There’s also the role the United States played in the 1990s in imposing the neoliberal shock therapy that basically auctioned off the Russian people’s resources, placed control in the hands of a small oligarchic elite, and helped set the stage for Putin’s rise—all because it served the geostrategic purposes of our own elites. We’ve seen similar things like this play out again and again, in Iran, in Iraq, in Chile, in various other countries and regions. Our political class wants to pretend it’s all ancient history, but it’s not, certainly not in the minds of the populations we’ve inflicted it on.
Turning back to today, what does it mean to stand with Ukrainians as they’re defending their country? We need to be clear that is what we’re doing, even if Ukraine faces its own problems with corruption; it’s a struggling democracy. The question is, how do we support Ukraine’s independence and its democracy in a way that doesn’t escalate into a larger war? How do we get to an outcome that results in fewer dead people rather than more? Right now, I think that’s continuing to help Ukrainians defend themselves from the Russian invasion, while being careful not to commit to any maximalist aims that could foreclose a negotiated settlement. Hawks will inevitably condemn anything short of complete Russian surrender as insufficient, as they always do, but some kind of negotiated agreement is the only way this ends. So even though supplying Ukraine is the right policy now, we should be ready to embrace and defend a settlement once one is possible. I just don’t see evidence that one is possible yet.
Iber: Though there are many differences between the two situations, the position the left is in now reminds me of the moment after 9/11. You have malevolent actors, in Osama bin Laden and Putin, whose actions caused the deaths of innocent people. Those who can’t acknowledge that will struggle to be taken seriously, as is appropriate. But, at the same time, in the years after 9/11, the left’s skepticism about how to respond to bin Laden’s attacks proved prescient. In those years and in that environment, it was difficult to call for a reevaluation of the U.S. global posture, because it would seem like arguing that bin Laden’s grievances against the United States justified his actions.
Duss: Right. I think here of Susan Sontag’s piece published in the New Yorker a few days after 9/11, in which she correctly noted that U.S. policy had contributed to the attacks and urged caution about being drawn into a righteous revenge crusade. She was pilloried for it, but she was totally correct. What’s interesting is that the Bush administration’s short-lived “Freedom Agenda” basically acknowledged that she was correct. The premise of the Freedom Agenda was that the United States had been supporting repressive, corrupt, authoritarian regimes in the Middle East in the name of security and stability, and that this support had blown back on us. When progressives make these arguments, we’re accused of blaming America, but that claim was valid. We supported these horrible regimes because we think they stabilize energy markets, they maintain security, they cooperate with us on intelligence—all of which is a nice way of saying they imprison their own populations—and that is part of what created a very receptive audience for someone like bin Laden.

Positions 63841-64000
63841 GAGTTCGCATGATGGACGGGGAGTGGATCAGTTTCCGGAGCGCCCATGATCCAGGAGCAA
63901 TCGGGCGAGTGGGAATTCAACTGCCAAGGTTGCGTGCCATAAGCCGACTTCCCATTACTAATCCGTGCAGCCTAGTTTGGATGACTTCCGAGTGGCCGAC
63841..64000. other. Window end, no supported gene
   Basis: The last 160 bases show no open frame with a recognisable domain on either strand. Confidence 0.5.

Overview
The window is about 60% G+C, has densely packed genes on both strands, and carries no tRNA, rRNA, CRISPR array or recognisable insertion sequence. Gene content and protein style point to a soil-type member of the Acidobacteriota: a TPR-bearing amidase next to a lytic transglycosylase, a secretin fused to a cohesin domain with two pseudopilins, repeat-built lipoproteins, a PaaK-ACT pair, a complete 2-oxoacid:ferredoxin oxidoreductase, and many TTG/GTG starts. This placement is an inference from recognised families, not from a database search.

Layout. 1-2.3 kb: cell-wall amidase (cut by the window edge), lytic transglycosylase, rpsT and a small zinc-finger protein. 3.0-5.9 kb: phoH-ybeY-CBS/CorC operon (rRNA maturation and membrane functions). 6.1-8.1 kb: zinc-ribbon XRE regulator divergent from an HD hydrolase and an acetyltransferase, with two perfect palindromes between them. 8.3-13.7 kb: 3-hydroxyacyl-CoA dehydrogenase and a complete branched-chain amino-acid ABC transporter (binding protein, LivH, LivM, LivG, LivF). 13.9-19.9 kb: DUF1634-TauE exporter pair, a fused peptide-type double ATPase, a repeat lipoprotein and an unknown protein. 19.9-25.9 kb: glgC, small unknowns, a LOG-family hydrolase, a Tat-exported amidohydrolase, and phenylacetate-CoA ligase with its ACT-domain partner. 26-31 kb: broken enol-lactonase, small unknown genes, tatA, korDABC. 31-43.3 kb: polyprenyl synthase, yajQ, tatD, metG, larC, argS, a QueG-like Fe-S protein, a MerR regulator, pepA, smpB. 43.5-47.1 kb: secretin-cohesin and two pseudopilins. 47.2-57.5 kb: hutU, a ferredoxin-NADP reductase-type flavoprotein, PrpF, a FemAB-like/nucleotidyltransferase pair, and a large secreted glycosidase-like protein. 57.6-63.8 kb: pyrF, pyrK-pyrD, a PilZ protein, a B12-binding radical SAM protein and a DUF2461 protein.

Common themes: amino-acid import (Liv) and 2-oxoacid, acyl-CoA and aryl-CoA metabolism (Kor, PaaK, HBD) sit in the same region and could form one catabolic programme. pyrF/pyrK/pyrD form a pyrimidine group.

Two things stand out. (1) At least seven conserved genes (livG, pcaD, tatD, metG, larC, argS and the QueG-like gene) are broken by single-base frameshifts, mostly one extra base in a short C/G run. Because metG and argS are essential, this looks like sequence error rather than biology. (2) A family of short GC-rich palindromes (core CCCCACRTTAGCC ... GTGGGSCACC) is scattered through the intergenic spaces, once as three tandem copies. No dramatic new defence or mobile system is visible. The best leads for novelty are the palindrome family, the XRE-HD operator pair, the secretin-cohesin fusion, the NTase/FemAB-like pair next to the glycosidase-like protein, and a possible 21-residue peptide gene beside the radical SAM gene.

Unfortunately, having made a partly correct diagnosis of the problem, the Bush administration’s course of treatment—the invasion of Iraq—made the problem far, far worse. There’s no question about that. So, let’s understand the challenges here. Let’s see the invasion of Ukraine and our response amid the broader challenges of the day: climate crisis, the pandemic, food shortages, the global erosion of democratic legitimacy, and a rising ultra-nationalist right, much of which sees Putin as an avatar of white, Christian nationalism.
Iber: One of the dynamics of Biden’s foreign policy has been to present an autocracy versus democracy binary. In part, that’s in response to domestic politics, because Biden’s view was that the Trump administration was an autocratic threat to U.S. politics. (I think there’s plenty of evidence in support of that view.) Is this somewhat different from the communism versus capitalism framework that made up the first Cold War, when the United States obviously supported many undemocratic governments because they were anticommunist? The United States still has undemocratic allies, many in the Middle East—and there are geostrategic and economic reasons to explain that. But if foreign policy is going to be organized around autocracy and democracy, what are the tools that the United States can legitimately use to support democratic flourishing around the globe?